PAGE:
photo credit: Morgan Buckingham

I suddenly had an “a-ha” moment that showed me that I can run from hurt and pain, I can leave it behind, or I can use it to direct and propel me to embrace the preppy redneck that I am. It is so easy to get lost in a place and even easier to get lost in a relationship. I had lost direction, but St. Michaels has this way of preserving history; n:not only its own but mine too. Walking down the street after being inspired at the “preppy redneck,” I was able to readjust my sails back to myself. This rocky period in my life was a roadblock, but it doesn’t define who I am or who I am becoming anymore.  St. Michaels is a combination of so many things, why can’t we as humans be a combination of so many things?

We spent the rest of the day shopping and wine tasting at the winery in the afternoon. We spent more money than we probably should have but neither one of us really cared.

“Mom, thanks for always spending so much time and money on me.”

“You know when I had kids, I didn’t say to myself: now this is a great way for us to save money. I know you and your sister don’t expect us to spend money on you, but I do it because I love to see you happy. I enjoy seeing my preppy redneck happy,” she laughed. I couldn’t have asked for a better person to come on this weekend of self-discovery with me. My mom has been there through every heartache, every tear and every time I struggled with being a preppy redneck.

After shopping, we decided to look for the St. Mary’s museum where there was promised to be more history of the town. Well, we never found what we were looking for, but we ended up walking down Mulberry Street. With narrow brick sidewalks and landscaping spilling over, it was picturesque. We walked until the end of the road, where it dumps into the water. All of the houses were built in the1800s and there is nothing cookie-cutter about them. It looks like a scene right out of movie.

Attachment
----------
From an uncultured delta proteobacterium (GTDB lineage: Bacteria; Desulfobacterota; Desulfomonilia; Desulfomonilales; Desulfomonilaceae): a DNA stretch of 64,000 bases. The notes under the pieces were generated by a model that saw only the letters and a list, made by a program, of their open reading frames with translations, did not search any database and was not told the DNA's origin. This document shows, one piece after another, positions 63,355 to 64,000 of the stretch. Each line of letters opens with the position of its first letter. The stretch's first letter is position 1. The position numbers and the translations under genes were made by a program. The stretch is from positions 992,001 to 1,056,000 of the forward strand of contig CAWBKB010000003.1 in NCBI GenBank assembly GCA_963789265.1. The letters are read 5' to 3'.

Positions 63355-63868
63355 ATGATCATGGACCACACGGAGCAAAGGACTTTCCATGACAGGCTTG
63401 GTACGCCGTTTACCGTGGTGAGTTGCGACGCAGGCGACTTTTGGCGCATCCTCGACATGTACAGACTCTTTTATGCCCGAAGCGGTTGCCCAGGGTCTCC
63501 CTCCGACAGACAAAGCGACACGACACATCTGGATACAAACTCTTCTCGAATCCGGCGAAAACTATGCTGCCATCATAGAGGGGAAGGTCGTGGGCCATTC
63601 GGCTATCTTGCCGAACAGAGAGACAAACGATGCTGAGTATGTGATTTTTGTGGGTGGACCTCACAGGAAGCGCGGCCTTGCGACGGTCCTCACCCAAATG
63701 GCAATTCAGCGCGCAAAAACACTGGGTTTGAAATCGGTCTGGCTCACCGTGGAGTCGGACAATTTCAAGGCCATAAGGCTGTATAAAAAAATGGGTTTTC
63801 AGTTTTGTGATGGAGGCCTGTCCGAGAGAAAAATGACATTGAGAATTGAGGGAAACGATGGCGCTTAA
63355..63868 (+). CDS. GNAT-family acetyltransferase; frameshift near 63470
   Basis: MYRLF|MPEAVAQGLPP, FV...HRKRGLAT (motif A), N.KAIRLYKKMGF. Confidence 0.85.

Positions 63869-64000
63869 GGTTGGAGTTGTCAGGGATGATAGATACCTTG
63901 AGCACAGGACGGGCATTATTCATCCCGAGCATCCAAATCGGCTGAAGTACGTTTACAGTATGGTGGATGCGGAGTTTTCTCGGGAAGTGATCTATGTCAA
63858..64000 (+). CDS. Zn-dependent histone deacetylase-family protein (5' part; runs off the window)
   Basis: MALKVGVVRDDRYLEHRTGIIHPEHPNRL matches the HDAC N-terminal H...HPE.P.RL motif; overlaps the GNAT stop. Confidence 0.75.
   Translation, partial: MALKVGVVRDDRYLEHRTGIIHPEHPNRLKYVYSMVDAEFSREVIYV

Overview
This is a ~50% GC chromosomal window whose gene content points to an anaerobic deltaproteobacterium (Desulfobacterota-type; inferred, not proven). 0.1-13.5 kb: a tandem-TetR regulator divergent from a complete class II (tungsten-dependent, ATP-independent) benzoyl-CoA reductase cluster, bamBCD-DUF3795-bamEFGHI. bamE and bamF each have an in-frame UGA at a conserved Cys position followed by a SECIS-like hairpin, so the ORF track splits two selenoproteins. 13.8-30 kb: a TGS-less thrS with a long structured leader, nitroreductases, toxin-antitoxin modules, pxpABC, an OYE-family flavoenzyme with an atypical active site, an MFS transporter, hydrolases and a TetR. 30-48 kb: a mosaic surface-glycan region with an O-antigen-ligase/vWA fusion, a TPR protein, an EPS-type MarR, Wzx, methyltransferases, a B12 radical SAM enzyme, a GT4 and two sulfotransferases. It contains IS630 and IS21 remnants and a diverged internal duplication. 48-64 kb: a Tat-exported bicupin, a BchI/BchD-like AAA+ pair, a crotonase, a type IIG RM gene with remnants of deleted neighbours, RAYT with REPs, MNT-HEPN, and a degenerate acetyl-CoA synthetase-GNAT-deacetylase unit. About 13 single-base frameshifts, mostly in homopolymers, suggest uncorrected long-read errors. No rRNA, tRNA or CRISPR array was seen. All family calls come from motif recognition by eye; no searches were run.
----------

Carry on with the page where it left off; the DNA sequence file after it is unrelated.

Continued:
After never finding the museum, we went to the Inn at Perry Cabin. The Inn is breathtaking and so inviting. The once horse farm is now a Victorian colonial mansion resort and spa.  From guests relaxing on the water in Adirondack chairs, riding bikes down the brick driveway or getting a massage and facial at the spa, the Inn is a perfect match with the charm of St. Michaels. At the spa, the woman at the front welcomed us in a friendly St. Michael’s tone.  Standing in the warm foyer of the spa, the scents of jasmine and lavender filled the air.

The beautiful St. Michaels, the pride of the Chesapeake. It’s a hidden gem of the Eastern Shore that many over look on their way to the beach. Whether you want to spend a day on the water or a day walking down Talbot Street or tasting wine or beer, St. Michaels is a town of history and charisma that will stay with you long after you leave.

I came to St. Michaels in an attempt to forget the past, only to leave feeling thankful for it. As I left and walked away feeling more like myself than I had in months,. We met a couple walking along the docks named Bob and Stacy on their way into the Martime Museum.  We asked Stacy to take our photo in order to capture our weekend in St. Michaels and Bob made his impression by photo-bombing the picture. This was their fifth time there, and this time they came with friends to enjoy a weekend away. I asked them why St. Michaels? Bob said, “ it may be a small town and you think one weekend is enough to renew your spirits, but the town has a way of always drawing you back. Each time you come, you enjoy something new every time, but in fact the town itself never changes.”

This is when I realized that St. Michaels will always be a part of who I am, and every time I return, I learn something new about myself from the alluring, quiet town by the bay, just over the bridge.